You can certainly get by on English, but many of the locals speak French and Arabic. If you can learn a few words in the local language, you may get more respect and better prices. If Arabic is too much of a challenge, try to brush up on your French. It will get you a whole lot further.

Watch Out For Pickpockets

Like any bustling city, there are pickpockets lurking in the crowds. Make sure to wear a money belt under your clothes or to keep your backpack on your front. Always be aware of your surroundings and keep a backup credit card and extra cash in your hotel room. Be especially alert while in the markets, wandering around the medina or at busy tourist attractions. As long as you take precautions and pay attention to what’s going on around you, you shouldn’t have any problems.

marrakech medina

Be Careful in The Medina at Night

This is especially true for women, but everyone should take precaution. While the area is not inherently dangerous, it is a place where locals may prey on tourists. There is a lot of poverty going on in Marrakech, which makes tourists with money look like appealing targets. Travel in numbers, stick to crowded areas, and avoid the Medina if you are alone.

Be Careful When Taking Photos

This is probably not that obvious to most visitors, but taking photos is kind of a big deal in Marrakech. It’s considered rude to take photos of the locals without their permission. In Morocco, they believe that photos capture their soul. So, it could be quite devastating to someone to have their photo taken if they aren’t expecting it. Also, avoid taking pictures of animal performers or snake charmers in the main square. The owners of these operations may demand a hefty fee from you for the privilege of taking photos. And, be inconspicuous when taking photos of shops or stores. Many of the owners may ask you to give them money or buy something for using their shop as your photo subject.

 taking photo

Don’t Trust The Advice of The Locals In All Situations

There are plenty of nice, generous, and helpful locals in Marrakech, however, there are some malicious ones too. If someone offers you advice without you asking for it, just be wary. You may encounter men in the street who will tell you that your hotel is closed. Then, they may try to lead you to an alternative, most likely their family’s hotel or Riad. This can happen with restaurants and shops too. Other times, someone will tell you that a street is closed and offer to direct you another way. However, they may aggressively demand a tip for being your guide afterwards.

Try The Food in The Markets/ Night Markets

The food in the markets is generally safe to eat and is much cheaper than in the restaurants. Try the snail soup which has a well-spiced and very flavorful broth. The snails are usually very tender as well. Enjoy a B’stilla, which is savory pie with flaky layers. It usually has some kind of fish or pigeon inside. It also has eggs and almonds, and is a treat that is both savory and sweet. Chebakia is a fried sesame cookie that is shaped like a flower and covered in syrup or honey. Ma’gooda are potato balls that are deep fried and often covered in a spicy harissa sauce. And Harira is a traditional soup that is served throughout the year. It features noodles, lentils, chickpeas, and sometimes has meat.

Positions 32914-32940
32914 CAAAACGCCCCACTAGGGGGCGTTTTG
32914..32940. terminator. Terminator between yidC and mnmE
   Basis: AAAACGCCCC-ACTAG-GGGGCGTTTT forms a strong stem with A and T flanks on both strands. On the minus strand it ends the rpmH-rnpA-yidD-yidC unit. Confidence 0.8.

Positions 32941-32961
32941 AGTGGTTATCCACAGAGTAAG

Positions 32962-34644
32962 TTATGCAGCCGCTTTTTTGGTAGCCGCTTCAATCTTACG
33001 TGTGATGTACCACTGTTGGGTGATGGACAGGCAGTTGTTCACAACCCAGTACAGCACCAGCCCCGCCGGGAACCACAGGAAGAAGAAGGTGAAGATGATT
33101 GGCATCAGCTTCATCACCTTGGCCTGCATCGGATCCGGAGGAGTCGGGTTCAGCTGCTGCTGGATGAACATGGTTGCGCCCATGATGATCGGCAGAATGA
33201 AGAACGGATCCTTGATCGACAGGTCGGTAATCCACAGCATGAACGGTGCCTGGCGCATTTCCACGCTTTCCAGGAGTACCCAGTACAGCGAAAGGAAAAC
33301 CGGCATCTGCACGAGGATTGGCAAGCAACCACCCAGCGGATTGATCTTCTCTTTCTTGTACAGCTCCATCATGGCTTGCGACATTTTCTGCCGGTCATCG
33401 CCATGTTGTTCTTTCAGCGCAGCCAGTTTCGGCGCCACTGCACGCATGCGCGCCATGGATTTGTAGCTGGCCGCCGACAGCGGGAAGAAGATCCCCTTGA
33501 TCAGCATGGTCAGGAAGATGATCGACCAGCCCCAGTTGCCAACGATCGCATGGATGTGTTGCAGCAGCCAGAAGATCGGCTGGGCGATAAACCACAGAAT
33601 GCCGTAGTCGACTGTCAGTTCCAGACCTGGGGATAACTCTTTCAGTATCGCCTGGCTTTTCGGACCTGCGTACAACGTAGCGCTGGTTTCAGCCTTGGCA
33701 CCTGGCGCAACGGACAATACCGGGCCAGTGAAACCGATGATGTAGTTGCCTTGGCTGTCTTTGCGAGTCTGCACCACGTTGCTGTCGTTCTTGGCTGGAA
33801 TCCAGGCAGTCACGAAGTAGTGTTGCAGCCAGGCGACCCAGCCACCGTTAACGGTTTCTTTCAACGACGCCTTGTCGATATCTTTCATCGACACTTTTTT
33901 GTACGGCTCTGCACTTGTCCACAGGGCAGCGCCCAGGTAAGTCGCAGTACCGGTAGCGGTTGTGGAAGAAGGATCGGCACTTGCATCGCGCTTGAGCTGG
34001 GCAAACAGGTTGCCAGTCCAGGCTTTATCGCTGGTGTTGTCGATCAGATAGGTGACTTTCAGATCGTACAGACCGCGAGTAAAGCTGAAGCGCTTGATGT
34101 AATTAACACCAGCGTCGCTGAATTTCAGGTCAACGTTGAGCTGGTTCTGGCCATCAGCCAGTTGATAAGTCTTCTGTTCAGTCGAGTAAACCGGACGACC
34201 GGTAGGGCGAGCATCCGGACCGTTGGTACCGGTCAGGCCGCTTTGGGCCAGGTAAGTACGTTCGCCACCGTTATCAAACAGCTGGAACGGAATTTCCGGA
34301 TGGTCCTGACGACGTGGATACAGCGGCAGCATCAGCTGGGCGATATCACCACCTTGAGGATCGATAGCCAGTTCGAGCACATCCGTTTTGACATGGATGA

Marrakech Medina Food

Pay Attention to Your Surroundings at all Times

The streets of Marrakech are busy and crowded, leaving you vulnerable to a lot of danger. It’s easy to get overwhelmed by the sounds and sights, but stay alert, especially to the traffic. There will be taxis, motorbikes, carts, and donkeys that could easily knock you over if you aren’t paying attention. And, since the city tends to be crowded and busy, make sure that you and your travel partner have a way to contact each other if you get seperated.

Get Ready For Heat If Visiting in The Summer

It’s sunny and hot most of the year, but especially in summer. Make sure to prepare for the high temperatures by bringing a water bottle with you and wearing loose, light clothing. Opting for a Riad with a pool is a great idea if you want to retreat from the heat during your stay. Despite the hot weather, remember that Morocco is a Muslim country so women should not show too much skin, you can find out more about what to wear here.

pool marrakech

Experience The Jemaa el-Fna 

This is one of the most famous public squares in the city. It’s a place that really captures the culture and feel of Marrakech. You’ll stumble upon snake charmers, entertainers, henna tattoo artists, and stalls full of street food. It can be found within the medina and is usually brimming with locals and tourists. This is one of the best spots for people watching and sampling the local cuisine. While a visit during the day is eventful, it’s in the evening when this square truly comes to life. You’ll come across magicians, storytellers, dancers, and even more food stalls offering treats and unusual snacks. It’s a Marrakech experience that shouldn’t be missed.